1 Comment »Posted on Sunday 22 November 2009 at 3:52 pm by Jacob Aron
In Biology, Getting It Right, Inventions & Technology, Physics, Psychology, Space & Astronomy, Weekly Roundup

A busy week has meant a pretty poor showing on Just A Theory, but hopefully a packed roundup will make up for it:

LHC a-go-go

The Large Hadron Collider is finally up and running again! As our CERN correspondent Emma mentioned last month, scientist in Geneva have been working on restarting the LHC after it had to be shut down last year. Their hard work paid off on Friday, and proton beams are now successfully colliding in the 27km-long ring of the world’s largest experiment. Now for the science!

What if the Earth had rings?

Speaking of rings, check out this short video showing how it would look if Earth had its own set, like Saturn.

At the equator they appear to be a thin line through the sky, but further north or south they make an amazing sight, lighting up the sky even at night. Anyway we can build these things and cover them in solar panels or something?

Field less players to win the World Cup

It seems that having a large squad to choose from can actually be a hindrance when it comes to top football. You might think fielding substitutions lets mangers pick the best players for every situation, but research shows that sticking with the top 11 is the key to success.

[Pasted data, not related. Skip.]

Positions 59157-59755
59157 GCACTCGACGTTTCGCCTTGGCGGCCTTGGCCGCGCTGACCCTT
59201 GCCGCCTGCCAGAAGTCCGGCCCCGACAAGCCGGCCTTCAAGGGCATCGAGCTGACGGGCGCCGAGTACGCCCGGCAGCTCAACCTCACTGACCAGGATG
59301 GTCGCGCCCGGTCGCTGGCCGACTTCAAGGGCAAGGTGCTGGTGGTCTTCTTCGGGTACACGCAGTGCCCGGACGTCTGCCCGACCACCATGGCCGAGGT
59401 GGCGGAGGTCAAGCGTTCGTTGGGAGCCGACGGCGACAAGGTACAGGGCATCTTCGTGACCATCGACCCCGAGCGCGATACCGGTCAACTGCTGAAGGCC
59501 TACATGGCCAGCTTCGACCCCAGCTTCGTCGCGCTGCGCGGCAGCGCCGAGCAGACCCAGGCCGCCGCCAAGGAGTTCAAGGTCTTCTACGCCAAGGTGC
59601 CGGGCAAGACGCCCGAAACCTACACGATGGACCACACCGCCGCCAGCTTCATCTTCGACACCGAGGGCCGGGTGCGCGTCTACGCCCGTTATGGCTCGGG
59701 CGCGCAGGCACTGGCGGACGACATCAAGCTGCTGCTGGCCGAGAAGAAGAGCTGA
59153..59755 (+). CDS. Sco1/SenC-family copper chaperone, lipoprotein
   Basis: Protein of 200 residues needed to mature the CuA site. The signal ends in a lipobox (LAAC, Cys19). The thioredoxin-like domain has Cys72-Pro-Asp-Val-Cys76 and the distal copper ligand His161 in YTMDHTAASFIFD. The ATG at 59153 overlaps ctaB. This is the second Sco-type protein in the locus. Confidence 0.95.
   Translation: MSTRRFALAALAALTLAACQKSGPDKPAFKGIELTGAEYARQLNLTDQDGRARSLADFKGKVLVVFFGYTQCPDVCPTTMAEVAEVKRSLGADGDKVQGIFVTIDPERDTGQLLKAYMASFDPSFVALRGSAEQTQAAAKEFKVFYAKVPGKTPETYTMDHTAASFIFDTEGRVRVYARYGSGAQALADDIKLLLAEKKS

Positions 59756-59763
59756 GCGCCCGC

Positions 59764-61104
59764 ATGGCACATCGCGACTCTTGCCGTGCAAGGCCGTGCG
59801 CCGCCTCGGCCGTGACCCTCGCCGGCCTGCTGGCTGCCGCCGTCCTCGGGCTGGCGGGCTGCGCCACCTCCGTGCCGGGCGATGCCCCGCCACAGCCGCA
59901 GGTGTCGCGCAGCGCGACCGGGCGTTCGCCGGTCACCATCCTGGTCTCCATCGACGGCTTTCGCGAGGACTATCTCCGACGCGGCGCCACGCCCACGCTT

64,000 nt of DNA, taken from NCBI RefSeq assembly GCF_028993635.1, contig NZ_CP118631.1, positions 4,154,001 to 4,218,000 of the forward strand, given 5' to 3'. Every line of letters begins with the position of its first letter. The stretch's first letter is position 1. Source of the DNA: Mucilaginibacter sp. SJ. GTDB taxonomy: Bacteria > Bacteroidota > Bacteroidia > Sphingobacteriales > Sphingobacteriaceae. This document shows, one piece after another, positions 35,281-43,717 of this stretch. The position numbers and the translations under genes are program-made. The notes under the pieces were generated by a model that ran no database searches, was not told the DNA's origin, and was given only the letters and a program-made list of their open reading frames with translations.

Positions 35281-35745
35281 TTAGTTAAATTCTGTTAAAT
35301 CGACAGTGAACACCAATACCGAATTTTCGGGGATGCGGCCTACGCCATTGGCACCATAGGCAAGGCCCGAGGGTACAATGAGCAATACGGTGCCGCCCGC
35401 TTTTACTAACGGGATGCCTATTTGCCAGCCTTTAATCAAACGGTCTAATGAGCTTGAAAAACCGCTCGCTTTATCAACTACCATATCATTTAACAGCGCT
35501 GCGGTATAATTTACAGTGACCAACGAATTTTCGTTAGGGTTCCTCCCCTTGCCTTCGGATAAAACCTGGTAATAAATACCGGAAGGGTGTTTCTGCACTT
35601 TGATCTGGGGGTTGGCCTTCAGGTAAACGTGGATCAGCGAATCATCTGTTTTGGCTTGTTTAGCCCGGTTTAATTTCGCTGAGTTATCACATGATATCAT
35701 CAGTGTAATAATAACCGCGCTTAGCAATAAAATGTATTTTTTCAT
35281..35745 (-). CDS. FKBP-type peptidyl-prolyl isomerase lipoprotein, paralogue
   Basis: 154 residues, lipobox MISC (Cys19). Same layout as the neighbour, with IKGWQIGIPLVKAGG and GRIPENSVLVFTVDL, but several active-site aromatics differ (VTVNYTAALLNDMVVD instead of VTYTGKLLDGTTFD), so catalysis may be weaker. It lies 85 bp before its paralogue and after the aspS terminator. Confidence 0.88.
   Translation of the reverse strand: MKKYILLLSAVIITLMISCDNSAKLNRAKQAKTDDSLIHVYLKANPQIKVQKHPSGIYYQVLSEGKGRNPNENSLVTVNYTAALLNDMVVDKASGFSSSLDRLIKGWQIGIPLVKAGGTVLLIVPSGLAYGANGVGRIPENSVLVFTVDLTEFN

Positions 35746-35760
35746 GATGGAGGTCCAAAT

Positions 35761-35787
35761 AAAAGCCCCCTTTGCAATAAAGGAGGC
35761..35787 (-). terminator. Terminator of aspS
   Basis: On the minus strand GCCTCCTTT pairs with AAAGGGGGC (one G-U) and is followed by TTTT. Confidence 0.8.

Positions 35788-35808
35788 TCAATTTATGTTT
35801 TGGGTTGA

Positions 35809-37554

Bacteria that can detect landmines

Scientist at the University of Edinburgh have developed a strain of bacteria that glow green near explosives. By mixing them with a colourless solution, they can be sprayed from the air on to suspected landmine fields, turning the ground green if mines are detected.

  1. One Comment

  2. Just a wee bit of a correction on the CERN front….

    Over the weekend there has been a beam circulating around the LHC with good lifetimes (about half an hour). There has also been an anti-clockwise beam making its way around the ring too. However, as yet there have been no collision! At the moment, the goal is to lengthen the lifetime of the beam to an ideal 10-12 hours in the ring.

    There have been some events recorded, but these are splash events (caused by a beam exiting the ring and hitting a ‘stop point’), or data taken from the beam passing though the detectors, not from collisions yet.

    The first collisions are likely in the next week or so (hopefully before I leave) and as I said in my post last week, what CERN classifies as ‘first physics day’ when there will be fairly high energy collisions will be probably around February next year.

    That said, there are loads of cool pics and videos to check out at the moment on the CERN website, and eveyone’s pretty excited over here – many of my mates have been here all weekend working and watching!

    By Emma on Monday 23 November, 2009 at 11:59 am

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